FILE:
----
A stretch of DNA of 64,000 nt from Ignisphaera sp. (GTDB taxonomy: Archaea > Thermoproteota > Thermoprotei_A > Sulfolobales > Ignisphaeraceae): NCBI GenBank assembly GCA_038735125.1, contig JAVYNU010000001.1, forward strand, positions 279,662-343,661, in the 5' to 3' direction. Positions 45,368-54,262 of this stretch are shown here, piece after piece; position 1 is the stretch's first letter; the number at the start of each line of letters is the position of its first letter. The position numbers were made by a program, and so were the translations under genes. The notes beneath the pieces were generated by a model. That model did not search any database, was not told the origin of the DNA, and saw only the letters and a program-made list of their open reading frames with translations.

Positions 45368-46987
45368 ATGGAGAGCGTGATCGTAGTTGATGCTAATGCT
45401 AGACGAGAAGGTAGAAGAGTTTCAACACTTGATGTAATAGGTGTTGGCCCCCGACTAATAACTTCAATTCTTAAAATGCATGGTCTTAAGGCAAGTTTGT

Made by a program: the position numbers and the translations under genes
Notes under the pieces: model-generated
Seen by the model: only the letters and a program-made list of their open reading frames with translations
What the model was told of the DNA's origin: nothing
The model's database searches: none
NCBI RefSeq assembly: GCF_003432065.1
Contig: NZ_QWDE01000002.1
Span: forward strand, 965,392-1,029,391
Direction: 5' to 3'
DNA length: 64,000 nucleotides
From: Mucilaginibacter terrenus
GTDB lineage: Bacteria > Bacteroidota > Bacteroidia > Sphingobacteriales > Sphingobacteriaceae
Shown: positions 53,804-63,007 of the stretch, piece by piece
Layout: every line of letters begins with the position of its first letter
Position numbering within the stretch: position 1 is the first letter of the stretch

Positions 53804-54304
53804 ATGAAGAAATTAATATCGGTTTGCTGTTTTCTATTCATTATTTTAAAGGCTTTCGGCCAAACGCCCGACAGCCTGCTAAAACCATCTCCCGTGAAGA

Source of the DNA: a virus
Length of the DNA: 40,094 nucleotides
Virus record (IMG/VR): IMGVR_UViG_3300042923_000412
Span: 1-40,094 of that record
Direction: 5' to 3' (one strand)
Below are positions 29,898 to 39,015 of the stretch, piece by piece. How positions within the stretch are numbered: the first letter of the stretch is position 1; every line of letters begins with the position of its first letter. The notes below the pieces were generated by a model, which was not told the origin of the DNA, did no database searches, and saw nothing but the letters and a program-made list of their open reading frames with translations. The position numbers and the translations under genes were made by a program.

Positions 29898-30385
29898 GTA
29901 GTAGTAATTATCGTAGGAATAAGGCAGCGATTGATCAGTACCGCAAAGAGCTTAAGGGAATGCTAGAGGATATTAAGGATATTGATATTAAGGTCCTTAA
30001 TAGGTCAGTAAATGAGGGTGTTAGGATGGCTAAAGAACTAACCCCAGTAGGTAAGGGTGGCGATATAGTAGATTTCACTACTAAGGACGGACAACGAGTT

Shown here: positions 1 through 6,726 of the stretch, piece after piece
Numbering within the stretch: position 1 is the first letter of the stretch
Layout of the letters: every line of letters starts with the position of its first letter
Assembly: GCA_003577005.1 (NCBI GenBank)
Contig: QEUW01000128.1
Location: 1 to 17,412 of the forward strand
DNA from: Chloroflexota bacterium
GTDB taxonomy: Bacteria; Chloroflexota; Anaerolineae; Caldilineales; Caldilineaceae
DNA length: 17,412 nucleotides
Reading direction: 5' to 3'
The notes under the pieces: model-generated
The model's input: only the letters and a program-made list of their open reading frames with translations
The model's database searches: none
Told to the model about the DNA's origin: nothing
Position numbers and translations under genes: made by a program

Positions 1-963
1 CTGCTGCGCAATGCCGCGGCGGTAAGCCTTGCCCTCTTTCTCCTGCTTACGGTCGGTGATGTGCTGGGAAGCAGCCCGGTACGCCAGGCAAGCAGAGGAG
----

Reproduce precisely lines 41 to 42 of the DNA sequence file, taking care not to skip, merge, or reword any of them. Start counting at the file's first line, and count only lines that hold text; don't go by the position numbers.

Reading direction: 5' to 3'
The notes under the pieces: model-generated